Can I get an A-men?

6 thoughts on “Can I get an A-men?”

  1. I was raised as a member of the United Church and attended services and summer camps until about age 14. While my memories of the services are a bit foggy, my overall recollection is that the United Church focuses on one’s faith and relationship with God and not so much on limiting your lifestyle issues. On the Christian spectrum it’s possibly the most liberal and “self-oriented”… by which I mean the goal of a good United Church member is to build a relationship between herself and God that brings meaning and direction to life. I can definitely dig that.

  2. I was on a literal quest for organized faith by the time I turned 10. In no particular order, I attended many, many gatherings for: United, Baptist, Pentecostal, Mormon, Anglican, Catholic, Presbyterian, JoHos, and others which I didn’t spend as long at. I gave each a solid effort (over 6 months, and sometimes years), and finally decided at 20 that although I was spiritual, I definitely did not fit into any organized religion. Upon further reflection, I decided that for me, these religions left a bad taste in my mouth for many reasons I won’t get into here.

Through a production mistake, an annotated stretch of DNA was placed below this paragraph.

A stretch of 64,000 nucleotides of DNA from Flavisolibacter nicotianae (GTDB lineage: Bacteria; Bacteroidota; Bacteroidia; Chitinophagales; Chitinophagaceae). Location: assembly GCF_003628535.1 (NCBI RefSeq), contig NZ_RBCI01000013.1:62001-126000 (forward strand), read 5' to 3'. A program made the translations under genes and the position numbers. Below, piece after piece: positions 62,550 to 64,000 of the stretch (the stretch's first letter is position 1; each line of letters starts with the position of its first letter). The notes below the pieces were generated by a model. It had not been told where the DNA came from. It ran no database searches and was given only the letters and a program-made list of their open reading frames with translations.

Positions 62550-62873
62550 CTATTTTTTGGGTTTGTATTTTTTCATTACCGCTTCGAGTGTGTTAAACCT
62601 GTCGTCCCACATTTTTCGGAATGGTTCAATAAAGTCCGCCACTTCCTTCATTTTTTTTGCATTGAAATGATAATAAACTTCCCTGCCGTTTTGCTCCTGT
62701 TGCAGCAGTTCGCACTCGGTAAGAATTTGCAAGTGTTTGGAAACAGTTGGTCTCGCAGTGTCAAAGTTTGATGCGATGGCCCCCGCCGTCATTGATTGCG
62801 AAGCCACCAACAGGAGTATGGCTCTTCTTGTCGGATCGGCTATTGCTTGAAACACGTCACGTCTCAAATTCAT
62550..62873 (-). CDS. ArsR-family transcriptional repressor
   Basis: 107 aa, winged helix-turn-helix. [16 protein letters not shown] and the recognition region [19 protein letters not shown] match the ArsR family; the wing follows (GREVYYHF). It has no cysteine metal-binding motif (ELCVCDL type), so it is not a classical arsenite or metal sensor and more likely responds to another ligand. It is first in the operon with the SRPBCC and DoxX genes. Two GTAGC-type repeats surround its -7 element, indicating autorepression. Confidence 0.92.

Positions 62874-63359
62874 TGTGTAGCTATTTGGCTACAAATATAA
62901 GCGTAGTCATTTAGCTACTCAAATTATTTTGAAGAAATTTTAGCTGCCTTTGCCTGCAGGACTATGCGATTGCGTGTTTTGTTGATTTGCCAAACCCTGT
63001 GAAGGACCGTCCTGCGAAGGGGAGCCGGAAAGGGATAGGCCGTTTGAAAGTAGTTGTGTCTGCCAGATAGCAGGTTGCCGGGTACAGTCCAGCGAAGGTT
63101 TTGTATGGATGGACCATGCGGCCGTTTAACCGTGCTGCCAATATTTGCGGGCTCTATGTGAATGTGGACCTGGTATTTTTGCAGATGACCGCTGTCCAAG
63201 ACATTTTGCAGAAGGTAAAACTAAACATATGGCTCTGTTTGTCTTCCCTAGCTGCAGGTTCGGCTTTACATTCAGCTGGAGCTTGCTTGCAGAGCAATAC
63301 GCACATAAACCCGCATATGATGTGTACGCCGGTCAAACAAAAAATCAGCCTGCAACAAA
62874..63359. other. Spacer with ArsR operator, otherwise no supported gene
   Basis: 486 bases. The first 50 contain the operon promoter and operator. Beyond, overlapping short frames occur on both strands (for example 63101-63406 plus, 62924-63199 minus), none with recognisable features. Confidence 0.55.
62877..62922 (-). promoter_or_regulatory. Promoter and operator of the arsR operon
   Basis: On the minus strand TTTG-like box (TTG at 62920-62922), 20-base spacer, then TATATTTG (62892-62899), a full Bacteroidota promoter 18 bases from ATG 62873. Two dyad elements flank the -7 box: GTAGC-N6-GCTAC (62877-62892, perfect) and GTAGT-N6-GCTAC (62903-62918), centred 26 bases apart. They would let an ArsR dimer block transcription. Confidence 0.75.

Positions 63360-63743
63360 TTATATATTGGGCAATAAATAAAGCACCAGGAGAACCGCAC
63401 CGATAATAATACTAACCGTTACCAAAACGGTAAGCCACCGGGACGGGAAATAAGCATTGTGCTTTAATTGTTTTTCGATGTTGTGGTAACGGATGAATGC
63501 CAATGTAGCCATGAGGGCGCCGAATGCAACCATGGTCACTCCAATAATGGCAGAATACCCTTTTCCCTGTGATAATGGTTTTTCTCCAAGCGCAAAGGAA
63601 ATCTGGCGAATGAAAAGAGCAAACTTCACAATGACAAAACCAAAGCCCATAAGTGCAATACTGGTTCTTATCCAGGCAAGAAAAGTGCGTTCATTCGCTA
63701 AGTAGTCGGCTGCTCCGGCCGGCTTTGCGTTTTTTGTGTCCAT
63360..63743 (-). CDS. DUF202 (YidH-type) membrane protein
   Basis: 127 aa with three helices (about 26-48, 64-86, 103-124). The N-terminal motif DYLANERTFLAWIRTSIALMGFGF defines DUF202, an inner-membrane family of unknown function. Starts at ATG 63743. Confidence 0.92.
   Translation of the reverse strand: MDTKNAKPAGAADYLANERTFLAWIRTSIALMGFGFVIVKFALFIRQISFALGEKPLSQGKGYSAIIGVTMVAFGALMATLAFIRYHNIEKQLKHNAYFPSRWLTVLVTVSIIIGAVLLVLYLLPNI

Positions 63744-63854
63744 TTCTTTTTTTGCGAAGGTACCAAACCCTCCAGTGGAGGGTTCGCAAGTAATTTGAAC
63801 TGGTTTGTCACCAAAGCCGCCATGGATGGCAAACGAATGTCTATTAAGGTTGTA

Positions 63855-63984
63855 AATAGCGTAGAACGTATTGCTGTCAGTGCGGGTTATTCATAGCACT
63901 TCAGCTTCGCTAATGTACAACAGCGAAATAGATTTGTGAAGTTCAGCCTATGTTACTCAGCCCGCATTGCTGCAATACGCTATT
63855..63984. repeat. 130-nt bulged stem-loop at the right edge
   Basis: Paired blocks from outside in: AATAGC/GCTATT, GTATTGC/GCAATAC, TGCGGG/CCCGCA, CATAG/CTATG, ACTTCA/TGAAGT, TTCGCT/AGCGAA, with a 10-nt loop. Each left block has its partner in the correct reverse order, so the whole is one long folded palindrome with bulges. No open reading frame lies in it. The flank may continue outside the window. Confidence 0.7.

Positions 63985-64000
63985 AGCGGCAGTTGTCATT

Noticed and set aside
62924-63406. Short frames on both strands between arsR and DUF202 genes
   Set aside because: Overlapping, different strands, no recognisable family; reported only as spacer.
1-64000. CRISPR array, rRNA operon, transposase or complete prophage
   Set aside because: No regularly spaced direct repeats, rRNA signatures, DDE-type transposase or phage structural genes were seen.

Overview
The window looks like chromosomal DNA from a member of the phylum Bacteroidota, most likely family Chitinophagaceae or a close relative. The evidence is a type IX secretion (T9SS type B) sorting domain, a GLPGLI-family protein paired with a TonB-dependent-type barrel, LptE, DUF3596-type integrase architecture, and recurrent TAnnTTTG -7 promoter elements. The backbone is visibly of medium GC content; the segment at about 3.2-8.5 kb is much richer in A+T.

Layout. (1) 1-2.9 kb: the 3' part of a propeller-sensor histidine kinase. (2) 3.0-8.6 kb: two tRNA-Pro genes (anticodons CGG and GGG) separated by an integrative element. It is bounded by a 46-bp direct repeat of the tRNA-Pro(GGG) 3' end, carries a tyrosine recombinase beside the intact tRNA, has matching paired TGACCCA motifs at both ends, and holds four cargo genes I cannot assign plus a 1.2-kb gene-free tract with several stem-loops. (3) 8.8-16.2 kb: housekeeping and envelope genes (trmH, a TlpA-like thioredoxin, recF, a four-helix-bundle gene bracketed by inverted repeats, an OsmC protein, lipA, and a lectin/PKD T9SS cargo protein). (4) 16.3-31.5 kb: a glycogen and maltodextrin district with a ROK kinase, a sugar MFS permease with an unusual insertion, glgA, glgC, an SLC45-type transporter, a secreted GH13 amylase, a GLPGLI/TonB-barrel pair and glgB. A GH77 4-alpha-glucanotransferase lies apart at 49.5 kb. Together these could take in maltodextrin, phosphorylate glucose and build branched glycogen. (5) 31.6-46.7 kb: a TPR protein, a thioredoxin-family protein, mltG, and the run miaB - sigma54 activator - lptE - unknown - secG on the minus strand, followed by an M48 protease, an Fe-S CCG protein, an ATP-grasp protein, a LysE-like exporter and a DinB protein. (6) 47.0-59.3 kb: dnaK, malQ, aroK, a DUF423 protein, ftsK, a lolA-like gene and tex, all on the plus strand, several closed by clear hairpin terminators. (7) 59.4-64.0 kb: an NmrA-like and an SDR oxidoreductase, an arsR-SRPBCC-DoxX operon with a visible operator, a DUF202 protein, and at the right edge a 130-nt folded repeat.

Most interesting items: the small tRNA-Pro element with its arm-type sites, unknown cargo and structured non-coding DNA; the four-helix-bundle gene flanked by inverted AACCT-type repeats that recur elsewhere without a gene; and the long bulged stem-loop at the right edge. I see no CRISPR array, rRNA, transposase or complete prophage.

That’s not to say I do not respect other’s choice to practice any religion, simply that it certainly doesn’t fit for me.

    If you want my two cents worth, it sounds like you would fit into the Anglican religion with the belief structure you have.

  3. Having grown up Anglican, I can safely say that they’re pretty darn conservative. Based on what I know about you, and what I’ve read here, I’m totally agreeing with you about the United Church, Jen. I teeter between United and Unitarian myself, so if you find a decent United church, let me know, and I’ll join you one Sunday.

  4. NetChick: Have you tried a non-christian religion? You list of many different sects, but all are much more closely related to each other than to any different religion. There are many approaches to spirituality that do not involve Jesus. Deism, for instance, is of particular appeal to me. I consider myself an atheistic agnostic Deist, in fact – I don’t know if there is a god, but if there is, I think he/she’d be the Deist view of god.

    (the ‘atheistic’ part is out front because if I had to choose, I would say that no, there is no god)

  5. I have considered Unitarianism, but it seems to lack the “God” part of things. If I wanted to attend a philosopher’s cafe, I’d do that. But I prefer my church to be a bit more “Churchy.” Just my own personal preference.

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